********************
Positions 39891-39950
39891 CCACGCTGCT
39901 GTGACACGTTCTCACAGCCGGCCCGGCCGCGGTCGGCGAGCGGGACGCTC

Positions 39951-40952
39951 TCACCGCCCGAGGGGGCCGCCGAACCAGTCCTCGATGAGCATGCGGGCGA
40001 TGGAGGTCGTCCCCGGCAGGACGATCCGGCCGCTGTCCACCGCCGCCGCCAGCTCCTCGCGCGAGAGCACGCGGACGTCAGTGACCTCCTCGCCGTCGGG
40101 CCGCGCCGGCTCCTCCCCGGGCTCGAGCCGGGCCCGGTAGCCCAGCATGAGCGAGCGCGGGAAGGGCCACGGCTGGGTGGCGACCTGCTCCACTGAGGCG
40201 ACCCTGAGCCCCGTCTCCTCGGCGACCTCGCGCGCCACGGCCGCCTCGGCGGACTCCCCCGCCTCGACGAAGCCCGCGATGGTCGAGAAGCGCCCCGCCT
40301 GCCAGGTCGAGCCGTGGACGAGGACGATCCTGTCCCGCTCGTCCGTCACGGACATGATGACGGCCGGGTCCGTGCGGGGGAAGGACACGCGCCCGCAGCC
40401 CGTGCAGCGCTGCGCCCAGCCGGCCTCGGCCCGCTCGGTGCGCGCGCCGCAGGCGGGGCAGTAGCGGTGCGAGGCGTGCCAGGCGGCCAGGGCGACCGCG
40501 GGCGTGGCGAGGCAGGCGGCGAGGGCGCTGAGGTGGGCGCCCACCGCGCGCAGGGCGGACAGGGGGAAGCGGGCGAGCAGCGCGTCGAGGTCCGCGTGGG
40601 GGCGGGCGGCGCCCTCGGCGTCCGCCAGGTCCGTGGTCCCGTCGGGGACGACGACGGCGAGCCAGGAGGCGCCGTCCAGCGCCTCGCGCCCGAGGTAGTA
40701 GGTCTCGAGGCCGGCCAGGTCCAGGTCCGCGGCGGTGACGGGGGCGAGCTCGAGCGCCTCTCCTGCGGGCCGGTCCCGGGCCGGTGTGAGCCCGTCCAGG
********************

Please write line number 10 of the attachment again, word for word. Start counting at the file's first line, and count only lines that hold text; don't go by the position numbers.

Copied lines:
40401 CGTGCAGCGCTGCGCCCAGCCGGCCTCGGCCCGCTCGGTGCGCGCGCCGCAGGCGGGGCAGTAGCGGTGCGAGGCGTGCCAGGCGGCCAGGGCGACCGCG